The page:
For opera parents, the show — and family life — must both go on

Soprano Anna-Sophie Neher is balancing the demands of new parenthood to daughter Leonore with live performance for the Canadian Opera Company’s upcoming production of “The Magic Flute.”

For parents who work in the demanding field of opera, juggling familial duties while employed in live performance is a high-wire, daredevil act.

Their role as a parent never ends. And yet, the show must go on.

Canadian Opera Company music director Johannes Debus knows this first-hand. He’s raising the seven-year-old son he shares with violinist Elissa Lee and co-parenting Lee’s 13-year-old son from a previous marriage.

“I’ve learned that you have to be adaptable and efficient,” Debus said. “While being present to your family, you are required to perform at a high level.”

Soprano Anna-Sophie Neher and assistant stage manager Kate Porter are both newbie parents who have made the mammoth shift from full-time baby duties to demanding rehearsal schedules as the Canadian Opera Company mounts its production of Mozart’s “The Magic Flute,” which opens May 6.

Despite the demands, both say the experience of bringing opera to life, to the stage, seems to help them navigate the challenges of caring for their infants.

“Normally I schedule singers and now I’m scheduling meal plans,” said Porter, who is raising her 17-month-old son, Émilien, with her partner, a university professor. “Implementing structure, creating order out of chaos, is something that happens at work and at home.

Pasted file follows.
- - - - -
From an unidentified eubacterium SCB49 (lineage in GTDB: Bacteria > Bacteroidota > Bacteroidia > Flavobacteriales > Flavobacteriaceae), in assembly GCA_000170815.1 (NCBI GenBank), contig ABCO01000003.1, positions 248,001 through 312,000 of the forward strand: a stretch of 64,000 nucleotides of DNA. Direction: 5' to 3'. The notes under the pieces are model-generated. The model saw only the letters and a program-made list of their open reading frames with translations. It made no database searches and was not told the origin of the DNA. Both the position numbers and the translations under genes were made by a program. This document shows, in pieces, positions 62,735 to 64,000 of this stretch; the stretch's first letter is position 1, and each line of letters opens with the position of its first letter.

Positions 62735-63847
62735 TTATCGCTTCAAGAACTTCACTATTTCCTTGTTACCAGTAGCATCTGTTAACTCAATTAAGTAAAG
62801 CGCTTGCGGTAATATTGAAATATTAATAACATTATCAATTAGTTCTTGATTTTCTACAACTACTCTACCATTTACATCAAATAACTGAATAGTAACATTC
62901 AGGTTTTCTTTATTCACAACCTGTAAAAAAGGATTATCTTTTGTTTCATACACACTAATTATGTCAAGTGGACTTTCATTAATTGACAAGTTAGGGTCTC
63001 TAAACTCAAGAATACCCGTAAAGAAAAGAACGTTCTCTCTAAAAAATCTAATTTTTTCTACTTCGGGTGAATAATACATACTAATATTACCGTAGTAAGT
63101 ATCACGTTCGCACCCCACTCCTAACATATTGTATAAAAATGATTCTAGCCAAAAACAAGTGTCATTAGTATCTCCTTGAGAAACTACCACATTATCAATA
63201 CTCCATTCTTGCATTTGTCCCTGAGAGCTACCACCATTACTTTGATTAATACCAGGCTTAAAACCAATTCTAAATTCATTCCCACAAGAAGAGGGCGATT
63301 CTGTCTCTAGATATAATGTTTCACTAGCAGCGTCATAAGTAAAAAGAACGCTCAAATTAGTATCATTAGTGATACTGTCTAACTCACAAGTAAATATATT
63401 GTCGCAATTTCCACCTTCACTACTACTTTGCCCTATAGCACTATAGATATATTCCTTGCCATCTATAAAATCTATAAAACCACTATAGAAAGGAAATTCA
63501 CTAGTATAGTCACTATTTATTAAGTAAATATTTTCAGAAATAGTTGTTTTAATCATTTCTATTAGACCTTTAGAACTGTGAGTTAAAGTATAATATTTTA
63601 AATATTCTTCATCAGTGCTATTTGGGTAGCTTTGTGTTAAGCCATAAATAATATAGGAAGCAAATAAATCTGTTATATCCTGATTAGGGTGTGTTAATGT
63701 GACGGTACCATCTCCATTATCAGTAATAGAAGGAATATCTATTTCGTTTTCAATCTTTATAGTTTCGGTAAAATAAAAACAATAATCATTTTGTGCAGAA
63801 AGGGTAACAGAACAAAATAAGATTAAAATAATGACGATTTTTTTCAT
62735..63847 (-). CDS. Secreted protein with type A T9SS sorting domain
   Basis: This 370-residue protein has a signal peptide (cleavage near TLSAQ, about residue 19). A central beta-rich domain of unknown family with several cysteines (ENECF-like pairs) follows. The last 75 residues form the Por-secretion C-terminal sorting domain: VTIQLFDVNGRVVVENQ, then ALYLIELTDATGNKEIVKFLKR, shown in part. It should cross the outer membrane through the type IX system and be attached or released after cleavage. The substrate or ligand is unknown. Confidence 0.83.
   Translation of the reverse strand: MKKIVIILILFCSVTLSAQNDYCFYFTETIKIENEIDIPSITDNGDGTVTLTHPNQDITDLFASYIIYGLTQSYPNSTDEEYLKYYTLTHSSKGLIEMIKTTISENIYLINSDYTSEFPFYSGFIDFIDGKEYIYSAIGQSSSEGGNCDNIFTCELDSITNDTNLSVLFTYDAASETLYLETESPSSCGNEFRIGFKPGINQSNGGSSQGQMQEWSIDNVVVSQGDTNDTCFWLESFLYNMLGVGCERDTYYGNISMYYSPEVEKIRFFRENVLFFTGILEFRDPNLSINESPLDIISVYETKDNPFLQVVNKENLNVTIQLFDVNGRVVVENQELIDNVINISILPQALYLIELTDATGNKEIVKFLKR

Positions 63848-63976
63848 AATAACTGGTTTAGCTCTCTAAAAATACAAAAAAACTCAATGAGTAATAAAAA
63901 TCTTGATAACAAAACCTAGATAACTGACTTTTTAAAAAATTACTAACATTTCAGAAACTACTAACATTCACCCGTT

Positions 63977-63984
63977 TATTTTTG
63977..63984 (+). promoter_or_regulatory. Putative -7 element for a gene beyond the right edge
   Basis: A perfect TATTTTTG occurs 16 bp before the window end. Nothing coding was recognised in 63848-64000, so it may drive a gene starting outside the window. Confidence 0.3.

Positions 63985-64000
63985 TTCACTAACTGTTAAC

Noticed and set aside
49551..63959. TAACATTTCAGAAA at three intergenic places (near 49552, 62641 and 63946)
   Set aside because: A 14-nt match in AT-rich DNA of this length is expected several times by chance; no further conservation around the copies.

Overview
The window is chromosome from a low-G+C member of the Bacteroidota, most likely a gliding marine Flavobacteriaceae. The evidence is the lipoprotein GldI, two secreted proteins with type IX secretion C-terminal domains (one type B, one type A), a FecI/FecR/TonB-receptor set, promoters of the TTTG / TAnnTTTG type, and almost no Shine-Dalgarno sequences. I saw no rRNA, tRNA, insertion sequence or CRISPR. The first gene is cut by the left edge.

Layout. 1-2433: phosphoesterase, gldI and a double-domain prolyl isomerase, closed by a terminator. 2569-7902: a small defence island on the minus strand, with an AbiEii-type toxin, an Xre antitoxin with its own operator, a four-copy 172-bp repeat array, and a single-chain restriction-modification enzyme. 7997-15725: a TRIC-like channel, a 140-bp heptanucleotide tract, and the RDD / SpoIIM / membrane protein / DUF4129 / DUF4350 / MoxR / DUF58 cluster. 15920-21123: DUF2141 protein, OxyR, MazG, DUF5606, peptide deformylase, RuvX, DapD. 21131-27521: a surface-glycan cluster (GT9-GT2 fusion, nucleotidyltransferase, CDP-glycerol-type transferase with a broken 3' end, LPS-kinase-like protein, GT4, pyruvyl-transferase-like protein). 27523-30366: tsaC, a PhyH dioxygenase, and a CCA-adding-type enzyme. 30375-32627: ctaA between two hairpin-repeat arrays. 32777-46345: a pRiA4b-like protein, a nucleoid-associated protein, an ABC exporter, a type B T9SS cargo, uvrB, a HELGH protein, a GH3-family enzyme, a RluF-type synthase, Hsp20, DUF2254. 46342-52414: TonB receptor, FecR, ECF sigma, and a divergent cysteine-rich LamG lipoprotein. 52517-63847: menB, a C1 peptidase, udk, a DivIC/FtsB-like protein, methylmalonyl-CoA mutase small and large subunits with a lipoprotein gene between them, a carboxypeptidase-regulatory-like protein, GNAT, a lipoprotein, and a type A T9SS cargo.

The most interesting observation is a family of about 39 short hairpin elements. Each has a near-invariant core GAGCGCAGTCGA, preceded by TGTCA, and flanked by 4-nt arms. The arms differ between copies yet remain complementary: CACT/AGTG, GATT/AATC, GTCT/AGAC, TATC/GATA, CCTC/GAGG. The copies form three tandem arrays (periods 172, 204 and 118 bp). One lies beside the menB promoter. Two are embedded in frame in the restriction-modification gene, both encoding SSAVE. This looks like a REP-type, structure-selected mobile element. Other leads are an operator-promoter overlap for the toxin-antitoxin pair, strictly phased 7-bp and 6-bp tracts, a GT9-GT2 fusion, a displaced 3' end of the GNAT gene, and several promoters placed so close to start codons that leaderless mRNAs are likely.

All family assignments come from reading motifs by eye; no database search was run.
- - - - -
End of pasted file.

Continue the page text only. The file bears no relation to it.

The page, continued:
“My partner’s hours are both more regular and more flexible,” she added. “I find it reassuring that he will always be there at bedtime, even though sometimes I have to miss it.”

Neher, who has performed in three productions — one as far afield as Paris — in the 14 months since her daughter, Léonore, was born, also finds performing and parenting skills have more overlap than you might expect. The fact that her partner is also a musician, a singer in the a cappella group QW4RTZ, has helped reveal these similarities.

Being a singer helps Neher navigate these demands. “Being pregnant, giving birth, breastfeeding and all the very short nights of course affect your singing,” Neher said. “Knowing your voice allows a singer to navigate the physical demands of being a parent and performing. I have learned when to rest and be silent.”

Not that it is a foolproof formula. There are times when it just won’t work and that’s when “adrenalin keeps you going. As a new parent, you develop a new life force that drives you through the day. You have an unknown force inside of you that you didn’t know you had,” said Neher.

Fortunately, opera schedules are sometimes set years in advance, so Neher can co-ordinate with her partner to ensure he can step up when she has intensive rehearsals and performances.